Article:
Announcements from Diageo about expansion, success for JCB and heavy investment from AkzoNobel to cement its market share and increase capacity, are just a few recent stories which have highlighted the opportunities to be taken in Brazil, now the world’s sixth largest economy.
But as Brazil’s economy continues its ascent and increases in global significance, so does the Brazilian Portuguese language. Yet TM’s recent article Latin America: there for the taking, made no reference to the challenges that overcoming language barriers can raise for companies eager to hook into prosperous markets.
Translation of business documentation and marketing material should always form an important part of any export operation or other strategy in foreign markets.
But UK firms have a tendency to neglect this concern. In fact, the Education and Employers Taskforce has recently calculated that the UK is losing $11-26bn each year by not using foreign languages in business.
We have seen real evidence to show that markets, wherever they are in the world, respond well to material in their native language. Statistics[i] show that seven out of ten purchasers require information in their own language before deciding to buy. This figure increases the more valuable the product or service is.
With particular reference to Brazil, even companies that may have exported to Portugal as part of their European operations should not be complacent about having established appropriate business documentation, marketing and customer information.
For though Brazil and Portugal share a common language, distinct differences exist between the two, and understanding these linguistic differences is crucial to ensure the correct brand messages are being conveyed.
A new spelling agreement has recently been introduced to try and harmonise spelling differences between European and Brazilian Portuguese. However, the agreement isn’t favoured by many Portuguese who feel that due to its current economic dominance, it is favouring the Brazilian style – a clear reflection of new found importance.
Poorly translated material gives the wrong impression of a company and can even distort its messages. All this has an impact on the bottom line. Brazilian company balance sheets have terms that can pose problems for the unskilled translator. ‘Valor demonstrado no realizável’[iii] can often be translated as ‘receivables’, but the word ‘realizável’ can also encompass ‘inventories’, which are not ‘receivables’ from an accounting perspective.
And imagine the embarrassment if you were to mistakenly use the word ‘bicha’ in a Brazilian business document or piece of marketing material. In Portugal this means ‘queue’, but in Brazil it means homosexual!
The above examples illustrate why a literal, word-for-word translation will not work, and you need an expert.
Many companies spend hours deliberating over the precise wording of their sales literature to ensure maximum impact. Yet, the very same companies often entrust the task of translation to a non-native speaker, a student, or, worse still, a machine.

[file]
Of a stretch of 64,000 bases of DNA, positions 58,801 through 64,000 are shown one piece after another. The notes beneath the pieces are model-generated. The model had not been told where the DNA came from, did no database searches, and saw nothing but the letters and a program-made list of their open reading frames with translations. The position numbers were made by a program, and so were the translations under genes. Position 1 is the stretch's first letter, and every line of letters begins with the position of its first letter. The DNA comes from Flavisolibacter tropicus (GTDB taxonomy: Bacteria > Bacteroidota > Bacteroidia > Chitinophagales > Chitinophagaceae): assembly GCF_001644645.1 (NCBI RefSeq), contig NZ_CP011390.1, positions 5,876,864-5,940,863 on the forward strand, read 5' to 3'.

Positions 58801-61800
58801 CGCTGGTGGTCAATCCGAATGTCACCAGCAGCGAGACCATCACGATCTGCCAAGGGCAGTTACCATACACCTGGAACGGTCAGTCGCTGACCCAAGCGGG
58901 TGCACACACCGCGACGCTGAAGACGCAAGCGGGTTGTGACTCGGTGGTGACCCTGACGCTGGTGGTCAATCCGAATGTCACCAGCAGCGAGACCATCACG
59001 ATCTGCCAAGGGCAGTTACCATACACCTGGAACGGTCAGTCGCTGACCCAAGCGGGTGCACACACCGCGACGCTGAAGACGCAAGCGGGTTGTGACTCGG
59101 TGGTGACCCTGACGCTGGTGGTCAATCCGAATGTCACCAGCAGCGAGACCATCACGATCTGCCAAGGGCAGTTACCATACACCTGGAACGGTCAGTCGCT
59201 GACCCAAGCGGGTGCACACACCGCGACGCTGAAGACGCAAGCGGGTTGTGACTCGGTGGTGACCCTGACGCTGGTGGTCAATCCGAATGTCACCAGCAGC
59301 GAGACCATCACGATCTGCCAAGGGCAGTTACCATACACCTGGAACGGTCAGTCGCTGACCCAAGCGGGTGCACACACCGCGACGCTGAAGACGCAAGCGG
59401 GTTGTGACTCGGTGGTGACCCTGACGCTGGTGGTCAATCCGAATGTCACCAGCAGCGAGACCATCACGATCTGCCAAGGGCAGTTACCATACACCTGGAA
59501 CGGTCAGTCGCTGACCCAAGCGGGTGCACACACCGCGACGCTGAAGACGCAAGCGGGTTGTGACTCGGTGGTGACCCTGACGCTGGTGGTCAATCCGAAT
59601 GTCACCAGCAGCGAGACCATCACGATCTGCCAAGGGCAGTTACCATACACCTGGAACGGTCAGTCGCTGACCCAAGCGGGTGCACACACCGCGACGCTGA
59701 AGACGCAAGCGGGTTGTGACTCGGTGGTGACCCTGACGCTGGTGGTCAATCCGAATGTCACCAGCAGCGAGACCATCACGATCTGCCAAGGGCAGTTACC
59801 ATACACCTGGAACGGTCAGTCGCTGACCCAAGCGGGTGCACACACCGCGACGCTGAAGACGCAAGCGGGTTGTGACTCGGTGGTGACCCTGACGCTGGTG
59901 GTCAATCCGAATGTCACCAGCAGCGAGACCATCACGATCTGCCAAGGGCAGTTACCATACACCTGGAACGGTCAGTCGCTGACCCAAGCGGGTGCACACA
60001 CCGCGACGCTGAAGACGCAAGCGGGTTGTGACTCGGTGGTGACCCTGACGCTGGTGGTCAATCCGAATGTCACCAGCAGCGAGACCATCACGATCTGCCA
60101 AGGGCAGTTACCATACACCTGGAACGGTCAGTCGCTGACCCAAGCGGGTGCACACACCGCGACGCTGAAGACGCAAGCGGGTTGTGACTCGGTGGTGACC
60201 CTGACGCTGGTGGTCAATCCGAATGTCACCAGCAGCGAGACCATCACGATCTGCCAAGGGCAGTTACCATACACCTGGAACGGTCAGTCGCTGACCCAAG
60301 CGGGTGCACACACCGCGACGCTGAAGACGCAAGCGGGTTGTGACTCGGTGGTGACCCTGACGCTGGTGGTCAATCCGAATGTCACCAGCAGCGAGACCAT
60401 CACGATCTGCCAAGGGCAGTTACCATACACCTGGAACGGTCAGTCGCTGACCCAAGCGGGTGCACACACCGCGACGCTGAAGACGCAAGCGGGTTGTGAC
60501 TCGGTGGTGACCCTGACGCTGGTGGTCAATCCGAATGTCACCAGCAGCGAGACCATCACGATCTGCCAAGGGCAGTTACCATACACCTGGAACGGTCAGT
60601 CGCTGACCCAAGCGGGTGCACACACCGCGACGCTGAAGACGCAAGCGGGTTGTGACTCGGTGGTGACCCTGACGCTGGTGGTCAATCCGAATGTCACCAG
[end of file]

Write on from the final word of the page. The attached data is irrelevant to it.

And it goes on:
One study, Can’t Read Wont buy[iv] highlights that 56.2% of customers consider information in their own language to be more important than price. This demonstrates that the job is best left to a professional company that will show the same level of care and skill when recreating a client’s message in the foreign language.
So what are the most important documents to get translated properly? Well, ideally it should be anything that will be seen by a company’s new or existing clients, whether it’s an order form, a corporate brochure, terms and conditions or an advert in a glossy magazine. After all, 72.4 %[ii] of consumers would be more likely to buy a product with information in their own language.
So the important question – how much will this cost?
Well translation isn’t expensive, and it can actually generate new business for you by enhancing client relationships, opening up new markets and increasing your exposure overseas.
We have seen an increase in the number of Portuguese people claiming to be ‘translators’ because of a lack of jobs in the current economic climate. These translators however, are unqualified and the expression ‘you get what you pay for’ is certainly true, as French Utilities provider Electricité de France discovered in 1999, when it spent over £100,000 on advertising space to promote its expertise, but paid less than £60 for the English translation of its key message. The resulting translation didn’t fit the brand image and failed to meet the campaign’s objectives.
So remember when you are looking to target a growing economy like Brazil, you want to find a company that offers more than just translations. You need to find a partner that understands the cultural complexities and possesses the relevant specialist knowledge and experience – after all, some translators are naturally better at creative writing, while others have a greater understanding of technical subjects.
And don’t forget – make sure the translation company you choose takes you through a detailed brief and they choose a translator with the most suitable profile for your project – because it’s all in the translation.
[i] Statistics from Fact & Figures: Global Marketing, Common Sense Advisory (2011)
[ii] Statistics from Fact & Figures: Global Marketing, Common Sense Advisory (2011)
[iv] Can’t Read, Won’t Buy: Why Language Matters on Global Websites, Common Sense Advisory (2006)